Time of the Comet - Lionel Sainsbury

Lionel Sainsbury’s symphonic poem Time of the Comet was composed in 1997 when the Hale-Bopp comet was so spectacularly visible in the Earth’s skies, on its first visit for some 4200 years (its next perihelion will be in c.4385 AD). Sainsbury says that while working on the piece some of its ideas became increasingly associated in his mind with the comet, and with “a wider notion of where it may have travelled on its infinite journey through the universe”. The opening of the work could be thought of as representing the comet’s vigorous and turbulent motion through the cosmos. Its more reflective passages, and especially the slow middle section, might convey the contemplative, even questing response in Man as he views the phenomenon from his own planet. But there is no ‘programme’, and the composer hopes that the work might also be listened to as a purely abstract piece. Indeed, it could be seen as a symphony in one movement, with clear elements of allegro, slow movement, scherzo and finale. The work ends in a blaze of striving optimism. © 2017 Jeremy Nicholas





This composition is structured in arch form where a number of sections or patterns reach a central section, after which the patterns return (reflect) in reverse order. The introductory theme is introduced by the brass and timpani. The melody repeats quietly with just the strings a marimba. The melody is repeated yet once again with just the woodwinds, marimba and vibraphone. Four contrasting patterns follow with varied orchestration until a middle section in reached. A short French Horn melody can be heard just before the end of this section. Thereafter, the four patterns recur in reverse order followed by a coda that begins with a few measures in a minimalist style. The composition is brought to a close with the recapitulation of the opening melody, but this time grandly involving the full orchestra. - Clive Muncaster, Composer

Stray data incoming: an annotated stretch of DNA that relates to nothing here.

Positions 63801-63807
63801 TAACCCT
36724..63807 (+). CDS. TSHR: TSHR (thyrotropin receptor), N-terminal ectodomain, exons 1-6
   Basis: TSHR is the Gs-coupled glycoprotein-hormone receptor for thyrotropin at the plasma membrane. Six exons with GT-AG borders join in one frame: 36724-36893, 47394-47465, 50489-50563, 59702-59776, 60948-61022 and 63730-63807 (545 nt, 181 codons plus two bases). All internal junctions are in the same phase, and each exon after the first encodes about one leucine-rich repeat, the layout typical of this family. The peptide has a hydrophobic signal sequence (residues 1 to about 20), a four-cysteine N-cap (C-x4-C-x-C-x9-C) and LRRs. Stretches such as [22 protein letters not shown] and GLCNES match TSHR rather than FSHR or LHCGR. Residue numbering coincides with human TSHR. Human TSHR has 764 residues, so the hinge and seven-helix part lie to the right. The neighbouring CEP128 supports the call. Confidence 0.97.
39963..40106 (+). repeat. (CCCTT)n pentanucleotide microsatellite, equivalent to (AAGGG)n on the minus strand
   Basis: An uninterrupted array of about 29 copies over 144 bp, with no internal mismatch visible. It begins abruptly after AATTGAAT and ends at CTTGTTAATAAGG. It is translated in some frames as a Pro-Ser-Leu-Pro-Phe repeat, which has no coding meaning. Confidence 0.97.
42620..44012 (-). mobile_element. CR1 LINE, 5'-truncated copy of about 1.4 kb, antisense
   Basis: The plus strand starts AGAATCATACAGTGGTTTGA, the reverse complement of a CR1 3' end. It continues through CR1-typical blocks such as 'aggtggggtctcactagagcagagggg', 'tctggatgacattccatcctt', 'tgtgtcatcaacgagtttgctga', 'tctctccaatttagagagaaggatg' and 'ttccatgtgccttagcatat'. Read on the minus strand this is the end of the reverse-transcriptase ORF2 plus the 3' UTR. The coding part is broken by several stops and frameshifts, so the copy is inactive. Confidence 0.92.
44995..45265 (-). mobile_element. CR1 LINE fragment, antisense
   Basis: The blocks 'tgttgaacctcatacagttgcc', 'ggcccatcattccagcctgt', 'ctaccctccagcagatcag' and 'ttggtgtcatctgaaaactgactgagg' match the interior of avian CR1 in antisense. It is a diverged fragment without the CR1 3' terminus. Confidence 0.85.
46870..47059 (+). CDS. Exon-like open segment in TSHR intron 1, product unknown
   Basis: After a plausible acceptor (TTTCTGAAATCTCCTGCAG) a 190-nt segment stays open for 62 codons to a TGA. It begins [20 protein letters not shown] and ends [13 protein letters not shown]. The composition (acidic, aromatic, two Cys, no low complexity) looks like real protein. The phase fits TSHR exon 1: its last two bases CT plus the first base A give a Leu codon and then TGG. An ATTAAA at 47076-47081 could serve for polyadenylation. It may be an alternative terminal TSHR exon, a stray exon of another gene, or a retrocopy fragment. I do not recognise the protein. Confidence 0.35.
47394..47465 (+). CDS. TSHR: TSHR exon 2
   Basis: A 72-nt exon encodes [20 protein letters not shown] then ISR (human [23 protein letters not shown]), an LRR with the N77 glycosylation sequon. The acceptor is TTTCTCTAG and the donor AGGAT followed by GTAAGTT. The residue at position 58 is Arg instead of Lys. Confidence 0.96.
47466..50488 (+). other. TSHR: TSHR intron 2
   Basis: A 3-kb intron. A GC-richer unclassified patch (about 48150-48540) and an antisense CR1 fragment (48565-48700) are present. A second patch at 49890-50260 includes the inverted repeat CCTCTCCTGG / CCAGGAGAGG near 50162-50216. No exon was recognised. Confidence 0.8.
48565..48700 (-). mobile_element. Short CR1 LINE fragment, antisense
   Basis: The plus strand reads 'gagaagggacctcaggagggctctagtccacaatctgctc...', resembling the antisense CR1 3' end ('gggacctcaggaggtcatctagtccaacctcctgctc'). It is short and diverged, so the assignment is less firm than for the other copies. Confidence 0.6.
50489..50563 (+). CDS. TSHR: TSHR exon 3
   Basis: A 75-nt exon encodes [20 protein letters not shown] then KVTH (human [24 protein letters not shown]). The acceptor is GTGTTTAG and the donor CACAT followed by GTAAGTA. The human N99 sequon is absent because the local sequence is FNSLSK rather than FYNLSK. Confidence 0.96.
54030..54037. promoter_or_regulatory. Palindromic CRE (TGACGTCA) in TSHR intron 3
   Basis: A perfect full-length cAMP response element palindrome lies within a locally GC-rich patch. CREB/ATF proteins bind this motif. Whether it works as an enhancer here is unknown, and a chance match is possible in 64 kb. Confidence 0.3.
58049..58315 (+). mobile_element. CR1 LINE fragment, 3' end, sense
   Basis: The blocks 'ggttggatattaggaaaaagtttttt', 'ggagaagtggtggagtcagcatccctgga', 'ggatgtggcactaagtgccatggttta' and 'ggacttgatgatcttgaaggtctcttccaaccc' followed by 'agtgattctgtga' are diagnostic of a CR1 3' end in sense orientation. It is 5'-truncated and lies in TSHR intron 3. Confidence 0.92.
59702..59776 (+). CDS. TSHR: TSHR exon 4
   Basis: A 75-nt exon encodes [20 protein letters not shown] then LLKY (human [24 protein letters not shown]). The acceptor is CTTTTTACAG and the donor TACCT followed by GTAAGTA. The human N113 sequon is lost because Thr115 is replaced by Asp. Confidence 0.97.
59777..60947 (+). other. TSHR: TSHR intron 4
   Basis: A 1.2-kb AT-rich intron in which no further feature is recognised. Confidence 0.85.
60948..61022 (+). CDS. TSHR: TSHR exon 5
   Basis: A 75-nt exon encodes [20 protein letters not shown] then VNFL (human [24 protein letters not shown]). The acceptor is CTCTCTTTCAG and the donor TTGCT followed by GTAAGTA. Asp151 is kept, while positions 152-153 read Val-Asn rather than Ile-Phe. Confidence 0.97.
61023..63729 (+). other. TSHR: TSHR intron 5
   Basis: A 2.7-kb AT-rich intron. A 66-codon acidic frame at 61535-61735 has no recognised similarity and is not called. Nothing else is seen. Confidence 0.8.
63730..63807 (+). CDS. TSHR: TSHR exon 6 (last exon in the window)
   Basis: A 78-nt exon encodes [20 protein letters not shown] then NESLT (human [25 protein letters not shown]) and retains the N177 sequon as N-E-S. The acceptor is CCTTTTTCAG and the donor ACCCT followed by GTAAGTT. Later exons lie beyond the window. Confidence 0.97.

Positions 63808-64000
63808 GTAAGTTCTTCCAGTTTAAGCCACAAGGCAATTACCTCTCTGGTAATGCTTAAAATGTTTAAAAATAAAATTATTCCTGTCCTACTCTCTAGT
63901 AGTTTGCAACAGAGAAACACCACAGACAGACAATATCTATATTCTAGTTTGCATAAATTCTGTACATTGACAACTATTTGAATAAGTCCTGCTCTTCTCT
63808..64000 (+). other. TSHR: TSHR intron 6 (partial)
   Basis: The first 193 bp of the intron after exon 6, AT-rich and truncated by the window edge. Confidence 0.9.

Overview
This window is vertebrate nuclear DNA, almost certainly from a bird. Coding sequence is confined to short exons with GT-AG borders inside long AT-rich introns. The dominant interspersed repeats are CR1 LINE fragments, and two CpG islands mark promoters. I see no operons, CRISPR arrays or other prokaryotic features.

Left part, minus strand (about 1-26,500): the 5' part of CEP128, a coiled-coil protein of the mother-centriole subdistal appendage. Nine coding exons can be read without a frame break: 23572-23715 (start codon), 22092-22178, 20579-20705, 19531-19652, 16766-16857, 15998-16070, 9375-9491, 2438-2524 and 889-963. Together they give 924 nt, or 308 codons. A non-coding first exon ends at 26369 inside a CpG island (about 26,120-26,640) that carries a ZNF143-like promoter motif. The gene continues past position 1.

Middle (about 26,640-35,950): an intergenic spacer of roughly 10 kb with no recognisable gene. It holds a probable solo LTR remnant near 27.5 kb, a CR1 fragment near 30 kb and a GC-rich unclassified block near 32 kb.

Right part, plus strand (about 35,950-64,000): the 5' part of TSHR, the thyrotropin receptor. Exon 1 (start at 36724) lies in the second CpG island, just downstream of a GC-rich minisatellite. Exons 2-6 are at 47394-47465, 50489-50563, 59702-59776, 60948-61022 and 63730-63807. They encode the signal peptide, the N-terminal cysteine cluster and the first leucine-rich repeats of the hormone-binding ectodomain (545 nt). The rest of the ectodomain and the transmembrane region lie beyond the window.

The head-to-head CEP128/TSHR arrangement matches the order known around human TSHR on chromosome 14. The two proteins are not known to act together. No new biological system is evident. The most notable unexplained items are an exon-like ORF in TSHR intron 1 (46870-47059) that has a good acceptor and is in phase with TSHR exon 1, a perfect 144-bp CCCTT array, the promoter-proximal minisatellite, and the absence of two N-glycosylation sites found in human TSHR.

Among the Hidden - Patricia Julien

Among the Hidden grew out of my recent and ongoing exploration of what it means to be hidden, to hide, to conceal. I attempted to depict and embed some of these ideas in the piece. I considered the literal “concealer,” a type of makeup used to hide so-called flaws and bruises. I thought about children experimenting with lying, attempting to hide the truth, and how this can be a type of storytelling and can also represent an effort to create a new reality. I pondered the idea that a flurry of activity and cheer sometimes masks unease. I wondered about the use of a disguise to hide and transform, and I contemplated how hiding is related to privacy. Sometimes hiding is playful as in “peek-a-boo” with babies and “hide and seek” with young children. Sometimes there is comfort in being hidden, in not revealing oneself. Almost always, hiding takes effort. The feeling of invisibility that can result is sometimes thrilling, like tapping into a superhero superpower, and sometimes lonely, a manifestation of being ignored. - Patricia Julien




Fastidious Notes - J.A. Kawarsky

Fastidious Notes, composed for Jonathan Helton, is a ten-minute work that alternates rather “agitated” rhythmic sections with more serene sections (one based upon a reworking of the American folk-song “Goodbye Old Paint”). The composition pays homage to American composer David Conte’s Dance with a disarmingly 5/4 metrical setting. In one listens closely, one may hear echoes of Britten (Rejoice in the Lamb), Copland (Billy the Kid), and perhaps Shostakovich (any piece that has a snare drum in it). As I was taught, and happily pass on to my students, borrow (i.e., stealing) other composer’s ideas and reworking them, is the highest form of flattery. -J.A. Kawarsky








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